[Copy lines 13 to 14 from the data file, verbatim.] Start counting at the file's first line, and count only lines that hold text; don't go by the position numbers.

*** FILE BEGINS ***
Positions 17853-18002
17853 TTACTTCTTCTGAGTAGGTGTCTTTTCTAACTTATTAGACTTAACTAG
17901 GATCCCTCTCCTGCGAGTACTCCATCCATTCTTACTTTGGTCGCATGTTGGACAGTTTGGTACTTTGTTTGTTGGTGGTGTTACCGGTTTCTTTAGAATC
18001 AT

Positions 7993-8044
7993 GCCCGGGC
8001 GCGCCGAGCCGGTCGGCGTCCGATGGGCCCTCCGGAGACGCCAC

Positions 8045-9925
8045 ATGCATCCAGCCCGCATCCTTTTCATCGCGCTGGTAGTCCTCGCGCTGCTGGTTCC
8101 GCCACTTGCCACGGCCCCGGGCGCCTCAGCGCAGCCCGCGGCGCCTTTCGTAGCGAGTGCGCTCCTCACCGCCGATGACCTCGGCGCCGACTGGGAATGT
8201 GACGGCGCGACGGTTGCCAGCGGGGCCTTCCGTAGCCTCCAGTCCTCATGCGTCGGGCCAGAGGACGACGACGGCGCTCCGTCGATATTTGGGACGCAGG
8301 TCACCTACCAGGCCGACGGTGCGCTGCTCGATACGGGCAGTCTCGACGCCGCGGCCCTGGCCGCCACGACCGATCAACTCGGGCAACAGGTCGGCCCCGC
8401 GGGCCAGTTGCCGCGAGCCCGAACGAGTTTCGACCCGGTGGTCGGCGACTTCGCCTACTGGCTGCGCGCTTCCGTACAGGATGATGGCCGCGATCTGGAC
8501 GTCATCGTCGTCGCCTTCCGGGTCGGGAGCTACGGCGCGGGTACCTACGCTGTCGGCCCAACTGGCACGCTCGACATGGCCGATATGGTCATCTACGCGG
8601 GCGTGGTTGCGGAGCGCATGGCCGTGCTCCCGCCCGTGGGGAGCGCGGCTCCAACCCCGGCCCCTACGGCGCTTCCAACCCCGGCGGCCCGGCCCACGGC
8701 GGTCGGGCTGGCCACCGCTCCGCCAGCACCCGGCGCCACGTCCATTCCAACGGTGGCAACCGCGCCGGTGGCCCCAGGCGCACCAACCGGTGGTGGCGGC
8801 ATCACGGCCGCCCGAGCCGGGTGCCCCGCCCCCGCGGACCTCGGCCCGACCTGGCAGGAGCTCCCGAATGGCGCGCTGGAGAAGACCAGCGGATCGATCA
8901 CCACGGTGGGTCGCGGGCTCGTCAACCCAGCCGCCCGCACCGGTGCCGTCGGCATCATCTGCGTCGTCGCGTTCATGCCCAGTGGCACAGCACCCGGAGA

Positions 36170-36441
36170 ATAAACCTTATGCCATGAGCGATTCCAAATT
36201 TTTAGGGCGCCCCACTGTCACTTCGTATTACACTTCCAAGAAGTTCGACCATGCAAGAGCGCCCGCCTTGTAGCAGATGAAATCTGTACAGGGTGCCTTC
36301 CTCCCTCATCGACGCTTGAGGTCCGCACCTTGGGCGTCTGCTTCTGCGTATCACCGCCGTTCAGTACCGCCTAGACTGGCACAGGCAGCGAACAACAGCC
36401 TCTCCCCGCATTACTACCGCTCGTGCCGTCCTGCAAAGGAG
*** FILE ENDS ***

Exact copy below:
8401 GGGCCAGTTGCCGCGAGCCCGAACGAGTTTCGACCCGGTGGTCGGCGACTTCGCCTACTGGCTGCGCGCTTCCGTACAGGATGATGGCCGCGATCTGGAC
8501 GTCATCGTCGTCGCCTTCCGGGTCGGGAGCTACGGCGCGGGTACCTACGCTGTCGGCCCAACTGGCACGCTCGACATGGCCGATATGGTCATCTACGCGG